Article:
The "silence of the clams," as some scientists have called it, speaks powerfully about how the changes in the Colorado's flow altered the delta's ecology. Flessa, in a study published in December 2000, estimates that the delta's biological productivity is barely 5 percent of what it was before the dams. Reduced water flows are just part of the problem, he says. The river is saltier now, thanks to large volumes of wastewater from irrigation. And the dams have stripped silt from the river, depriving the delta of a major source of organic matter. 

 

 A River Once Ran Through It magazine layout - sandpipers

END RESULTS: Western sandpipers flock to the shoreline (left) near the mouth of the Colorado, a vital stopover site for many birds during their migrations. Without a nourishing mix of fresh water from the river and salt water from the Gulf of California, adjacent offshore nursery grounds for shrimp and other marine life have declined in productivity. "Every drop of water goes for cities, for farms. There is nothing left for nature," says José Campoy, chief Mexican government scientist for the delta.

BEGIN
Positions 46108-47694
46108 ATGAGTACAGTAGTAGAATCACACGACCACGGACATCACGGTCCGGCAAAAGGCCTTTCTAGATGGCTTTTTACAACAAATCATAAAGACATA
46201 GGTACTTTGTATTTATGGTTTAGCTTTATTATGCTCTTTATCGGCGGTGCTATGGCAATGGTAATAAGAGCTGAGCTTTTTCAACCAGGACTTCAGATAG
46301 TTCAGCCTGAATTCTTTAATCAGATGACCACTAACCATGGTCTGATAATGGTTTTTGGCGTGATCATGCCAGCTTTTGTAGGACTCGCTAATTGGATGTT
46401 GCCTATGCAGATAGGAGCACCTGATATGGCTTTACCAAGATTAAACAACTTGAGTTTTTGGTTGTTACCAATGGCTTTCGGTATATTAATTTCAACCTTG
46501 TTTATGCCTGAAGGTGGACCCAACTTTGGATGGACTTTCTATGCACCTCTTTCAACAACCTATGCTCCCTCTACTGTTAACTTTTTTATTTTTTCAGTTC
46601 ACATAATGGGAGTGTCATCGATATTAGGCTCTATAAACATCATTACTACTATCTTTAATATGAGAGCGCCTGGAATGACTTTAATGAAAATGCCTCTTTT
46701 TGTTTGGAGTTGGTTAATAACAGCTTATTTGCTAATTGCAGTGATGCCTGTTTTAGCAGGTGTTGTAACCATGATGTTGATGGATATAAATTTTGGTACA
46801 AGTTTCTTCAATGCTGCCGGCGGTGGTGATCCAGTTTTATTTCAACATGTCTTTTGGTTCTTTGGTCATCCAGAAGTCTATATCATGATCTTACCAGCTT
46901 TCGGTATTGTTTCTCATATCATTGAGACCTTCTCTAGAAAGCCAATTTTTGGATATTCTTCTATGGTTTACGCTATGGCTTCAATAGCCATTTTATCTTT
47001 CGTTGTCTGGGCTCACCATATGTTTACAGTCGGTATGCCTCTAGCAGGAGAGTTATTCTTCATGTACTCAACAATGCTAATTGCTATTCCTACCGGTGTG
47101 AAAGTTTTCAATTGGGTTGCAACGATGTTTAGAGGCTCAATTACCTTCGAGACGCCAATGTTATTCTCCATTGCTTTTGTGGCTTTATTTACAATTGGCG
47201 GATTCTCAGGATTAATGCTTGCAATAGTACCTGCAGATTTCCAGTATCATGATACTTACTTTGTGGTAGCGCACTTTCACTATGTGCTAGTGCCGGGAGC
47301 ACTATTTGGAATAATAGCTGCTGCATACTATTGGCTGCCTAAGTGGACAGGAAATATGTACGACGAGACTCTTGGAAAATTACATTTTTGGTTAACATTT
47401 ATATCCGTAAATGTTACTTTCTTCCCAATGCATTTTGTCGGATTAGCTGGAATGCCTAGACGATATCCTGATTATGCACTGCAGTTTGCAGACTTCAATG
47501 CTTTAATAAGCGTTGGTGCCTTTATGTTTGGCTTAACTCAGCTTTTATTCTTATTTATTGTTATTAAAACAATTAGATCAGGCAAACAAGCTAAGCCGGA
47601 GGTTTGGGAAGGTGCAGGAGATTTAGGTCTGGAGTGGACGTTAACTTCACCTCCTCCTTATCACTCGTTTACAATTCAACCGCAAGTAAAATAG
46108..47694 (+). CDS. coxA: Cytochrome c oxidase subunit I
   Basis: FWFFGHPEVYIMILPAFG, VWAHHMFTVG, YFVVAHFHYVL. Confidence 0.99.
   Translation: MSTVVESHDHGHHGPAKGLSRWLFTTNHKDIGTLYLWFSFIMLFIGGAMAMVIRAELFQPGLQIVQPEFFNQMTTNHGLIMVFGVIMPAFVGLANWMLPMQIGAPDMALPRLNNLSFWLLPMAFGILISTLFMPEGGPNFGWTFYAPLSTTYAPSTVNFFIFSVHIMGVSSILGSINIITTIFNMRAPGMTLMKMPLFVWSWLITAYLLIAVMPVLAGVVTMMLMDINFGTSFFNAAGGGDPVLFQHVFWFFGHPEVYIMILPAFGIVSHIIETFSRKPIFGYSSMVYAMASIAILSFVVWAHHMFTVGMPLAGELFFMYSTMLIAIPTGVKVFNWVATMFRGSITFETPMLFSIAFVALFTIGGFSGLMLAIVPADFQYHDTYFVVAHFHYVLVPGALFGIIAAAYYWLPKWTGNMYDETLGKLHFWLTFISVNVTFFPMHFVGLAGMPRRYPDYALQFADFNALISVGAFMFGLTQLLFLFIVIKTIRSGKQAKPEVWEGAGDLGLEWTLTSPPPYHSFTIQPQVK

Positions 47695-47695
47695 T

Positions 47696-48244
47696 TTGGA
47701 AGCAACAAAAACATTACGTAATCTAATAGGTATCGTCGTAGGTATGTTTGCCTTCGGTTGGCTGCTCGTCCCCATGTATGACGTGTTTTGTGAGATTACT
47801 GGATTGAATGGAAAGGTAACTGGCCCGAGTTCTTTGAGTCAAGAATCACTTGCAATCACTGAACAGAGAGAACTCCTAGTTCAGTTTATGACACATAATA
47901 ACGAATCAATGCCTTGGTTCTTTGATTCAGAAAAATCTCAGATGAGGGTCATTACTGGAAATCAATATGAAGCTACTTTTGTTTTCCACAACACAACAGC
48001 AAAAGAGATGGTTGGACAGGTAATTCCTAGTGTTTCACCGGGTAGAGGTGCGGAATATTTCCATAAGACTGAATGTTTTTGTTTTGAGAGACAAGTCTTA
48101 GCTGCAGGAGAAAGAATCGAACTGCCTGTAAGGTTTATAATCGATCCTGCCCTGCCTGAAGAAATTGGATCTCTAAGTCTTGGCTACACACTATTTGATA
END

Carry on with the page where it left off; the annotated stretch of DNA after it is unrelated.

"Turning off the water supply of the Colorado River also turns off the supply of nutrients that reach the northern Gulf of California," Flessa says. "And that has probably had a big effect not just on clams but on shrimp and finfish in the area."

Flessa's research and several recent studies commissioned by environmental groups have provided the first before-and-after snapshots showing the impact of 80 years of water management on the lower Colorado. The river's delta ranked among "the most productive and diverse ecosystems in the world," according to a 2001 analysis commissioned by the David and Lucille Packard Foundation and the Ford Foundation. It's this lushness that Aldo Leopold captured in the account of his 1922 canoe trip: